During our Teachers’ Conference at the end of September, Professor Simon Kemp delivered a wonderful presentation about a common French A-level text, Joseph Joffo’s 1973 novel, Un sac de billes.
As well as looking at the symbolic imagery that the marbles provide in within the first few pages, and touching on themes of brotherly love and the cyclical nature of history, Simon highlighted a series of old blog posts about French A-level texts which we thought we would resurface and draw your attention to this week.
The series of articles all address a pertinent but perhaps unexpected question about common texts on the French A-level curricula.
If you have just started or are part way through your French A-level course, or if you just enjoy dabbling in French literature, then these articles will be perfect for you!
Have a read via the links below:
No et moi
- No et moi: What’s with all the kitchen gadgets?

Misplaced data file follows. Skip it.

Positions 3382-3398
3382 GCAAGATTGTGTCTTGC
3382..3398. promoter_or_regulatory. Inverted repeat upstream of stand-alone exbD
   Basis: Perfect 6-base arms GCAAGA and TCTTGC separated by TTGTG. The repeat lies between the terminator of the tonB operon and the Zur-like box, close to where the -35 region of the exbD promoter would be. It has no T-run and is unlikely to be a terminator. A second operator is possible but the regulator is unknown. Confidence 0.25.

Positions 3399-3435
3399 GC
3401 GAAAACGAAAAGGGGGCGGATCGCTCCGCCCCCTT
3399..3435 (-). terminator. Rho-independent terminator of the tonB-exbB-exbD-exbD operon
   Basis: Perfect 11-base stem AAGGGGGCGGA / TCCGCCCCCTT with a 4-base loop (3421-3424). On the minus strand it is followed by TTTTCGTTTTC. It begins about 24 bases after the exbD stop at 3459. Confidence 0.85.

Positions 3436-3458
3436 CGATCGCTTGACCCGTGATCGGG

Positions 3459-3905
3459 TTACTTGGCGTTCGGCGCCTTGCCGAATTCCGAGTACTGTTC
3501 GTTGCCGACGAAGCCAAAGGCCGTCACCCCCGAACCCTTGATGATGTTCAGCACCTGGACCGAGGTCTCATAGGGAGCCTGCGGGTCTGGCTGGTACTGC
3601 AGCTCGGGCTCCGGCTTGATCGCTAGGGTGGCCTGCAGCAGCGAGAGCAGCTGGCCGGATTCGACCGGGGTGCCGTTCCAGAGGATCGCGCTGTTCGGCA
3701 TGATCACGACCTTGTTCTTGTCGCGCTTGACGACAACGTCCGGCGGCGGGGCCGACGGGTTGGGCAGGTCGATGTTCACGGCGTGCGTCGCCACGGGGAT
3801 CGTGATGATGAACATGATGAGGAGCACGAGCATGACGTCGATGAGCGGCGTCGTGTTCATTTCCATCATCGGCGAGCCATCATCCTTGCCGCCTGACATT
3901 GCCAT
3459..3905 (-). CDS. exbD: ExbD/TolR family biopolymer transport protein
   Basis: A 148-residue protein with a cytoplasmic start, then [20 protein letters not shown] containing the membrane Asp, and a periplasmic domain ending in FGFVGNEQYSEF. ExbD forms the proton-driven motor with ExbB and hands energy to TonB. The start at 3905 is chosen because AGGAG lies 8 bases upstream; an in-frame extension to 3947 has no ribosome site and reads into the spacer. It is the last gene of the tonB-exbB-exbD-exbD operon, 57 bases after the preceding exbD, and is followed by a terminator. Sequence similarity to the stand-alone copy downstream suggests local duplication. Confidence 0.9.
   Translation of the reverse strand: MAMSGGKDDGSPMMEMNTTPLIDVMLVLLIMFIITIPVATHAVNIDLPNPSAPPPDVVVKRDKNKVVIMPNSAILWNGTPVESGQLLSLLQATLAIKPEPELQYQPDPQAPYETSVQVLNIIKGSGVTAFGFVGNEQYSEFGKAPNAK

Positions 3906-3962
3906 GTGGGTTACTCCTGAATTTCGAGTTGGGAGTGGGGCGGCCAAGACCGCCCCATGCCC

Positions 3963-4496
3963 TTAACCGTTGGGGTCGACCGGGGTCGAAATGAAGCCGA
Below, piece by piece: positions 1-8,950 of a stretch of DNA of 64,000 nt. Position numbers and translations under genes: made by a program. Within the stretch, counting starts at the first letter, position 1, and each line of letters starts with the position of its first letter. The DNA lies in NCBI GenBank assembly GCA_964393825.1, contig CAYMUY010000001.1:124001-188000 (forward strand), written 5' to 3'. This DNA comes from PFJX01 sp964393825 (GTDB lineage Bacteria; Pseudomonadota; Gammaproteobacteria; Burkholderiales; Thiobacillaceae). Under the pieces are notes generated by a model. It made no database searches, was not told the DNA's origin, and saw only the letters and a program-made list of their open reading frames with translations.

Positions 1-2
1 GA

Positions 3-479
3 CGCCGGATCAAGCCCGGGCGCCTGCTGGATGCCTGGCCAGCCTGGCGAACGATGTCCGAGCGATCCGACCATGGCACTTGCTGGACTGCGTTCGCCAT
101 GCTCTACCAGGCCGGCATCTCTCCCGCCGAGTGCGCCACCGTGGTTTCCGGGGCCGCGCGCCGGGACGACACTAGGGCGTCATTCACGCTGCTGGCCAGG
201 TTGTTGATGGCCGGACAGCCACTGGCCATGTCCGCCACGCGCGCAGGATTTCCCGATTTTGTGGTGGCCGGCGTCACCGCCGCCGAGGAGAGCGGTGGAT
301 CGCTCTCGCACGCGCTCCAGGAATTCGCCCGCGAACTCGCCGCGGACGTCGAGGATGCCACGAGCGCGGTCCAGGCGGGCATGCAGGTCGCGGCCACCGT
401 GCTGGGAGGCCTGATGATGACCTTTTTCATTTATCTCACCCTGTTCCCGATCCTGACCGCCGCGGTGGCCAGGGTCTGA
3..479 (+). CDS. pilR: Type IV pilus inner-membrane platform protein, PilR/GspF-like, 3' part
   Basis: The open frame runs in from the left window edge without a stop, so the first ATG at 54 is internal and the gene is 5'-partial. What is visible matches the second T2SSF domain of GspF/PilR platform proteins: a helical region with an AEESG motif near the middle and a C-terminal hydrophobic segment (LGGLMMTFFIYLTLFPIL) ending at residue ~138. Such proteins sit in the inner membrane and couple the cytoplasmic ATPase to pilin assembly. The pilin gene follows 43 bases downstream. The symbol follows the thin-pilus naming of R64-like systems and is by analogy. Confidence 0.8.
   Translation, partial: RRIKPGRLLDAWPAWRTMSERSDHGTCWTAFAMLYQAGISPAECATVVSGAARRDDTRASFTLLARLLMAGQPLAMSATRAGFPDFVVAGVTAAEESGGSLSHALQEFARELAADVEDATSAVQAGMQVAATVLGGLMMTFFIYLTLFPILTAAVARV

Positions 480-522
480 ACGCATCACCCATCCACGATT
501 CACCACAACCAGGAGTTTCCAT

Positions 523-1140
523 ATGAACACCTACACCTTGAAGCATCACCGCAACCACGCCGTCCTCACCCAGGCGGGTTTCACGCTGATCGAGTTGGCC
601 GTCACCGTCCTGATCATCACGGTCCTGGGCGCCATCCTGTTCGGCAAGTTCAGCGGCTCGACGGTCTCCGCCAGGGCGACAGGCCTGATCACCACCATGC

- No et moi: Just how clever is Lou?
- No et moi: Who lives in the invisible city?
- L’étranger: When does Meursault tell his story? (Part 1)
- L’étranger: When does Meursault tell his story? (Part 2)
Un sac de billes
- Un sac de billes: What does the bag of marbles have to do with anything?
- Un sac de billes: What is ‘une musette‘?
If you’re hoping to apply to study French at university, reading these kinds of articles is a perfect way to kick-start your super-curricular exploration of the French language and culture! Why not read more about the themes addressed in the blog posts, or dip into one of the other texts that sound intriguing to you…